The party has defined itself as the ‘organ of the bourgeoisie’, but now faces the prospect of only greater proletarianisation among the working-age generations. Radicalised by the experience of austerity, tuition fees, Brexit, climate change, and Black Lives Matter, and denied the conservatising effects of home ownership, steady employment, or stable income, successive generations are now far less likely to become conservative as they get older. Even the service sector economy of ‘immaterial labour’ encouraged by Conservative governments has itself shaped a younger workforce predisposed to social liberalism, empathy, and tolerance, antithetical to voting Tory. The Conservative Party is not just facing decline, but decline of its own making.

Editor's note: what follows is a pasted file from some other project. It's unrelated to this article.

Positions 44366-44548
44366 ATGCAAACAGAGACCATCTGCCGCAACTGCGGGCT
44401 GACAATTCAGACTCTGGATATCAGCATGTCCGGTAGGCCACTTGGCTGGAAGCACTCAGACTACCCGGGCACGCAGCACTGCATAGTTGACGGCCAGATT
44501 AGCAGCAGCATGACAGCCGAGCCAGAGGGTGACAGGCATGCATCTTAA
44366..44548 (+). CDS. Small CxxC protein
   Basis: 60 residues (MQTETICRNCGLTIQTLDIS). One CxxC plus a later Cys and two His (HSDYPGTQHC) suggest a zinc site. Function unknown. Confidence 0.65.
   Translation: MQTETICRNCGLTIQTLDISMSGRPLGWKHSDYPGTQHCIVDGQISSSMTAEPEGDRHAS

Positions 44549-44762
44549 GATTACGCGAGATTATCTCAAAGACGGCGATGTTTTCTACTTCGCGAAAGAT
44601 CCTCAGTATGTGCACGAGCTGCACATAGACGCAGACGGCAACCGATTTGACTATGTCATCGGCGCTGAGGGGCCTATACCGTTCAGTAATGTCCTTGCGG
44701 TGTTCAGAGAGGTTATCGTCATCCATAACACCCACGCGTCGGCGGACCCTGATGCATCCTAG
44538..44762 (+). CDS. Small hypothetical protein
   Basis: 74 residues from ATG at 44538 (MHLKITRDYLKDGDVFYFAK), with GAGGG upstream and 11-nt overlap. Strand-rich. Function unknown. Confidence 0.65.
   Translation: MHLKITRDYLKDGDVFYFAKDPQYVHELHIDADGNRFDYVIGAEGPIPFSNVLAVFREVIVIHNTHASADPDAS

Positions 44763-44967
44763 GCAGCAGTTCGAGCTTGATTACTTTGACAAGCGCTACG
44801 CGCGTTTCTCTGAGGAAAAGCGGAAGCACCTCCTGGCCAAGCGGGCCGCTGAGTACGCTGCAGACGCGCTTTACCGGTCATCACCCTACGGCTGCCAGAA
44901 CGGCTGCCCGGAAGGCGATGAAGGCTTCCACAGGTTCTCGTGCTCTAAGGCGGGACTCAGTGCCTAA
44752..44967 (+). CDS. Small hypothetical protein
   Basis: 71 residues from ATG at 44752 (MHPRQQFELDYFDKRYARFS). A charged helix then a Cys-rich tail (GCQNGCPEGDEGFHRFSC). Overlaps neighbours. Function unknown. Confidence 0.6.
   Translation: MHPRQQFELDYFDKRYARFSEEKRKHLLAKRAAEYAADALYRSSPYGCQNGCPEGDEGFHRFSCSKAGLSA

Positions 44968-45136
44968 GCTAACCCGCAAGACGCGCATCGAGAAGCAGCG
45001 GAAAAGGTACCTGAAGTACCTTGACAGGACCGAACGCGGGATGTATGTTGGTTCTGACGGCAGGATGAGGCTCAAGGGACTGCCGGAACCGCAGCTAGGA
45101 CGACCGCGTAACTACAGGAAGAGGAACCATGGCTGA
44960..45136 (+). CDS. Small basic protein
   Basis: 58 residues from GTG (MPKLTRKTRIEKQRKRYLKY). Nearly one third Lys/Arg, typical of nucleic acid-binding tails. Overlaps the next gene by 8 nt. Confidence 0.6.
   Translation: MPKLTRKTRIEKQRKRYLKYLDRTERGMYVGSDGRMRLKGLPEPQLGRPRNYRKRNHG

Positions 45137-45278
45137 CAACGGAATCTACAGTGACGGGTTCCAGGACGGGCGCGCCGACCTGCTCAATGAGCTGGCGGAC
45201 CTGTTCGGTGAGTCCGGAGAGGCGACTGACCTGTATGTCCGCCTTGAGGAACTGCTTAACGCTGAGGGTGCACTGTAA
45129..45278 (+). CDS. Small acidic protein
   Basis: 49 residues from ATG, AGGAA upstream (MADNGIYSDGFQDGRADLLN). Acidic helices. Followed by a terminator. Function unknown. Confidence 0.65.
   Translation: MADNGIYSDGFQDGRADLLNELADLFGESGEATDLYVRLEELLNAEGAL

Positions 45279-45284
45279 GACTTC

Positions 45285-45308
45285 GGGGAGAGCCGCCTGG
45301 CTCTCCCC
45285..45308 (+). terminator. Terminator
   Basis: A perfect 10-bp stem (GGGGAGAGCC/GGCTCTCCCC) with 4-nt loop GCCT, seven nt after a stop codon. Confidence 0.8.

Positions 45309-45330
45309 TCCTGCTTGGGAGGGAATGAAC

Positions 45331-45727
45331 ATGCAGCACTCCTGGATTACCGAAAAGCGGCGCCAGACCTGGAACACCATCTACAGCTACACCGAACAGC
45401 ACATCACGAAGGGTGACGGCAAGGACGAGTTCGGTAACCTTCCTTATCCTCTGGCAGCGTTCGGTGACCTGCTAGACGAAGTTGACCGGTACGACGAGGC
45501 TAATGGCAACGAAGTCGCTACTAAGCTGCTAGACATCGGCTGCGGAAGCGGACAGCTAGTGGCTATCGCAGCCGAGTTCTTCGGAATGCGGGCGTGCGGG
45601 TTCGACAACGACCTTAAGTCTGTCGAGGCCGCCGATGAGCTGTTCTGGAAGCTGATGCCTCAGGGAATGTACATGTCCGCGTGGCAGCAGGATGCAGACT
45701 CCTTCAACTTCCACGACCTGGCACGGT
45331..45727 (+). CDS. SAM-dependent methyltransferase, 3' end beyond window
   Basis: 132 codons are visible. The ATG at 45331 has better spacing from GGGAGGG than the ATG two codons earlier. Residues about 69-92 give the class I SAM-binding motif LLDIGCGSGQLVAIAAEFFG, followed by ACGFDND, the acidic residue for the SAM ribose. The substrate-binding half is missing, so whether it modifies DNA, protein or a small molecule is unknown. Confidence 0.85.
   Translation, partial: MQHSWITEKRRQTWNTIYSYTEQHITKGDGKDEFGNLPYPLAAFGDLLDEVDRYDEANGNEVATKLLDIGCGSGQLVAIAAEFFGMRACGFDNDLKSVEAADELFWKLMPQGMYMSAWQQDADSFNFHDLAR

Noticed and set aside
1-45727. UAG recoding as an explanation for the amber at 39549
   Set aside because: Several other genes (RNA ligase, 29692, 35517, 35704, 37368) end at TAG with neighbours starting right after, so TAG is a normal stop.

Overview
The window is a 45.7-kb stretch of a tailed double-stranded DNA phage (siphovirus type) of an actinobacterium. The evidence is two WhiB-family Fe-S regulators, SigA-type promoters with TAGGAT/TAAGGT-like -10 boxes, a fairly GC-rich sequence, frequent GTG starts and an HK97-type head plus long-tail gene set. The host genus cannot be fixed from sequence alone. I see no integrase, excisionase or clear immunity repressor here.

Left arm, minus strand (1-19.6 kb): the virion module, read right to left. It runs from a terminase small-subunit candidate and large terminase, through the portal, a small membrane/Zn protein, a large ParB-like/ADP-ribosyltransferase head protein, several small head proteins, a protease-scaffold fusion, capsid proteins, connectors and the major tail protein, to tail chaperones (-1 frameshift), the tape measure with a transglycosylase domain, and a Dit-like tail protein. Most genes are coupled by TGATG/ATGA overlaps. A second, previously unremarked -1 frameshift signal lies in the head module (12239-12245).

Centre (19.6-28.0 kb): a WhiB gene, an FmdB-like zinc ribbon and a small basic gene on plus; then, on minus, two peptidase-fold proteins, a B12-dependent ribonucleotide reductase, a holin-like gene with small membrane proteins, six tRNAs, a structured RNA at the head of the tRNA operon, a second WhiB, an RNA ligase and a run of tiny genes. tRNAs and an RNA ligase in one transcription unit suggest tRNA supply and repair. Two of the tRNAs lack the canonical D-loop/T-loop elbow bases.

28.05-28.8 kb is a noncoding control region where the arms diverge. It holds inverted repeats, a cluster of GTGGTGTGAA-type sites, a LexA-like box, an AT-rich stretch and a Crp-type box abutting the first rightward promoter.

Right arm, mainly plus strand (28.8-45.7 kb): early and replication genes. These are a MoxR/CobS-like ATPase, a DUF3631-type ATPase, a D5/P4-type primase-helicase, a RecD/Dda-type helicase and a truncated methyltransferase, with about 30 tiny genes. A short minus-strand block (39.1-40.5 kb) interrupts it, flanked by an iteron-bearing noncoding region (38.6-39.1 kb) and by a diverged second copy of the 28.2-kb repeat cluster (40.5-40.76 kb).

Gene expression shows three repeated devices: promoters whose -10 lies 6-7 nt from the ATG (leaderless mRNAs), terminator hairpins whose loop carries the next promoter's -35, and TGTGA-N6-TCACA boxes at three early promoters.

Falling Down’s autopsy of the Conservative Party is therefore a timely one, at some points a revisionist history of Thatcherism’s hegemonic project, at others a sociological study of the Conservative member and voter 0f today. Moving beyond the narrow personality dramas or arcane procedures of the Westminster elite to consider the importance of class, demographic change, economics, and the politics of mortgages, Phil Burton-Cartledge’s book is an important contribution to the kind of militant political science the left desperately needs. Wrestling the discipline from the much-parodied ‘PolProfs’ (an elitist punditry that defends the status quo and condescends to all who challenge it) and moving it towards a more structural analysis will be invaluable to the left’s understanding of British electoral politics, and the party which dominates it – for now, at least.